Common Core State Standards in 2014: Districts’ Perceptions, Progress, and Challenges

This report is part of a three-part series, Common Core State Standards in 2014, conducted and published by the Center on Education Policy. The series provides an in-depth look at Common Core State Standards (CCSS) implementation. The data reported from the series comes from a survey of a nationally representative sample of school districts located in Common Core–adopting states that are also members of the PARCC or Smarter Balanced testing consortia. This report discusses several general topics related to district implementation of the Common Core, including “district leaders’ views on the rigor of the CCSS and their impact on learning and instruction, progress on and challenges in implementing the standards, outreach efforts to inform various stakeholders about the CCSS, district collaboration with other entities on various implementation activities, and the types and helpfulness of CCSS-related assistance from the state education agency” (from the abstract). Additional findings from the survey are found in the Center on Education Policy’s two related reports: curriculum and professional develop at the district level, and district implementation of consortia-developed assessments.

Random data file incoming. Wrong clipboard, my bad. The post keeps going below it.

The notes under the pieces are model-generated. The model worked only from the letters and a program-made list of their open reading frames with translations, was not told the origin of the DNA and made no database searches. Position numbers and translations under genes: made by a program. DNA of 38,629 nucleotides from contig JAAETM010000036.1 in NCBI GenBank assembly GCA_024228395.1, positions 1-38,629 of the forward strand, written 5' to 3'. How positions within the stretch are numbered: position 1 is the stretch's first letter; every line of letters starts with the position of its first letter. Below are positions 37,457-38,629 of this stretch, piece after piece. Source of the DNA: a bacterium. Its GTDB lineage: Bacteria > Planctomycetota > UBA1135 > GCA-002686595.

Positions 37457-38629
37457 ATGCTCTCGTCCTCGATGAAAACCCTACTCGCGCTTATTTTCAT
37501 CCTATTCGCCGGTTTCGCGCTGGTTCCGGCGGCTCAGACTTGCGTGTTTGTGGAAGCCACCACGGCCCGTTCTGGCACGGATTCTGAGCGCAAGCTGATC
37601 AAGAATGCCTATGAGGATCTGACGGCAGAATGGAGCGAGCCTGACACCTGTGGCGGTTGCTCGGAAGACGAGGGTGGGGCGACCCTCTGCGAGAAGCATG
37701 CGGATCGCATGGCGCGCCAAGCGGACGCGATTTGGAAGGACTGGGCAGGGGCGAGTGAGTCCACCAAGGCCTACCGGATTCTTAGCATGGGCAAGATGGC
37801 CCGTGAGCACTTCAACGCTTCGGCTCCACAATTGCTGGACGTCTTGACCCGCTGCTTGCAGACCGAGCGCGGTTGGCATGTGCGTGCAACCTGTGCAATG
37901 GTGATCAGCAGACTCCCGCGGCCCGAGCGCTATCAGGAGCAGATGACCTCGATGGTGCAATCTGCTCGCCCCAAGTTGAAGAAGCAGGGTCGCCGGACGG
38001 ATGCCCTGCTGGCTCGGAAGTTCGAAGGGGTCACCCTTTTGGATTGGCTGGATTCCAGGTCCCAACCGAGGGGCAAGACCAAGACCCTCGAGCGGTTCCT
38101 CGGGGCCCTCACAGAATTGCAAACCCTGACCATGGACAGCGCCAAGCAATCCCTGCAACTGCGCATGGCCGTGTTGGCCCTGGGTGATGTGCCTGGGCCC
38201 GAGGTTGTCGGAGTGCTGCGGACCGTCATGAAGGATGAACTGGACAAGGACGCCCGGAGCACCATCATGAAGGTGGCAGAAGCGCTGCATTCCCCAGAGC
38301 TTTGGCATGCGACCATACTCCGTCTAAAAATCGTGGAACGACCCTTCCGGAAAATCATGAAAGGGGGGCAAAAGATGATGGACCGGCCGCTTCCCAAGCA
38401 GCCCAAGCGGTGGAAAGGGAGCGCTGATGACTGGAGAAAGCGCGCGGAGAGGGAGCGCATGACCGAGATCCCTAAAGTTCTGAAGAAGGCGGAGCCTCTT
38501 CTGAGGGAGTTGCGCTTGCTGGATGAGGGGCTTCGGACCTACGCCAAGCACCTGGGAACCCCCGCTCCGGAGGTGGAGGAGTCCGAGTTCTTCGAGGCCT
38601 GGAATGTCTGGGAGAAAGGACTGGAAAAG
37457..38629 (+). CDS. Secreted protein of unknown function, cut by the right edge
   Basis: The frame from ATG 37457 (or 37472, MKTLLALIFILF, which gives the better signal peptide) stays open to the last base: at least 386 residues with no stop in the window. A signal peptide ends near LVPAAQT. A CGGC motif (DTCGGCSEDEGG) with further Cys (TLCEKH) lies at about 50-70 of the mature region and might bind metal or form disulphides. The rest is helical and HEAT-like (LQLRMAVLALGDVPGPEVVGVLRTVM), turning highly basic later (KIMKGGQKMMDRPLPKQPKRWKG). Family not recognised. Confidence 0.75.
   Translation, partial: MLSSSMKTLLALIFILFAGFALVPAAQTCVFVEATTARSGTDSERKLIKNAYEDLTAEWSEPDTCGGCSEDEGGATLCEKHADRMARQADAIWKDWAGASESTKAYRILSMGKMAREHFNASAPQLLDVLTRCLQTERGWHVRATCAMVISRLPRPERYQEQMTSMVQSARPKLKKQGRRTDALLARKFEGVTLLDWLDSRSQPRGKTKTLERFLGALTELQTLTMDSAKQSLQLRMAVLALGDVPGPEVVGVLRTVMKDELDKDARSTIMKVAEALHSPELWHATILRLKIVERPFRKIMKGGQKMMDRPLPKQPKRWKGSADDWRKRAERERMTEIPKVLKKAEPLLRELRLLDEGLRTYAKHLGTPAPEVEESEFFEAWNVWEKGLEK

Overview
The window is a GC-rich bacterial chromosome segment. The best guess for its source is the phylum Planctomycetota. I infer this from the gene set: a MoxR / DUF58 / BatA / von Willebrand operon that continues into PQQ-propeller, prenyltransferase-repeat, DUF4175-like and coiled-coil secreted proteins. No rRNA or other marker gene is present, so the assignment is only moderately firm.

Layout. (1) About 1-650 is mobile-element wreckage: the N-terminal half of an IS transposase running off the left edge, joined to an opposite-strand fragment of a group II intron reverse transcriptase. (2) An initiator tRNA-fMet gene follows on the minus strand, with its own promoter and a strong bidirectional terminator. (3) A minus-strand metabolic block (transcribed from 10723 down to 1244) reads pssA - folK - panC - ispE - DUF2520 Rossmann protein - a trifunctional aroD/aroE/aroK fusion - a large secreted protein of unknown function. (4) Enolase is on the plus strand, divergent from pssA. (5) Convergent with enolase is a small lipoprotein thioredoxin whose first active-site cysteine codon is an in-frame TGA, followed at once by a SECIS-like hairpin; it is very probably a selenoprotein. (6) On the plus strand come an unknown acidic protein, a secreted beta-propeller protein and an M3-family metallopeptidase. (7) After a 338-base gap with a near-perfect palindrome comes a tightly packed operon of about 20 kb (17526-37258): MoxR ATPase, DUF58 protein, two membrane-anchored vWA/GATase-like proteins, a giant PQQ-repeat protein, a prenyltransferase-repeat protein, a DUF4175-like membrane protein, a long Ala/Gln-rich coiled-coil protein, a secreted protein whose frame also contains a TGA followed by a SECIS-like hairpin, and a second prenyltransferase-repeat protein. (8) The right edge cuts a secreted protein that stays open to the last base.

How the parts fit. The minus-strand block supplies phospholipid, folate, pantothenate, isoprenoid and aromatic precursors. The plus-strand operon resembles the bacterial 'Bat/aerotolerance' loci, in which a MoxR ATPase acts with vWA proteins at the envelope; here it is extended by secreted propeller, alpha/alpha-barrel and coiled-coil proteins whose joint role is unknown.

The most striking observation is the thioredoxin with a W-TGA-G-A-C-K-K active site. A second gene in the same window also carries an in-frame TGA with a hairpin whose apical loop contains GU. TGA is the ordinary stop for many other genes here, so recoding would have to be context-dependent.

Content Comments 

As this study notes, "...districts implementing the Common Core are facing increasing opposition to the standards while trying to reconcile misinformation and misunderstanding about their intent and impact. Districts are also managing other challenges and uncertainties related to curriculum, instruction, professional development, and assessment. Yet despite these challenges and concerns, district leaders continue to validate the increased rigor of the standards and their potential to raise the level of student skills." The survey suggests that states and districts need to consider issues and practices as they continue to support implementation of CCSS due to both the growing negative views of Common Core and ongoing challenges related to necessary revisions in curricula, instruction, and assessments.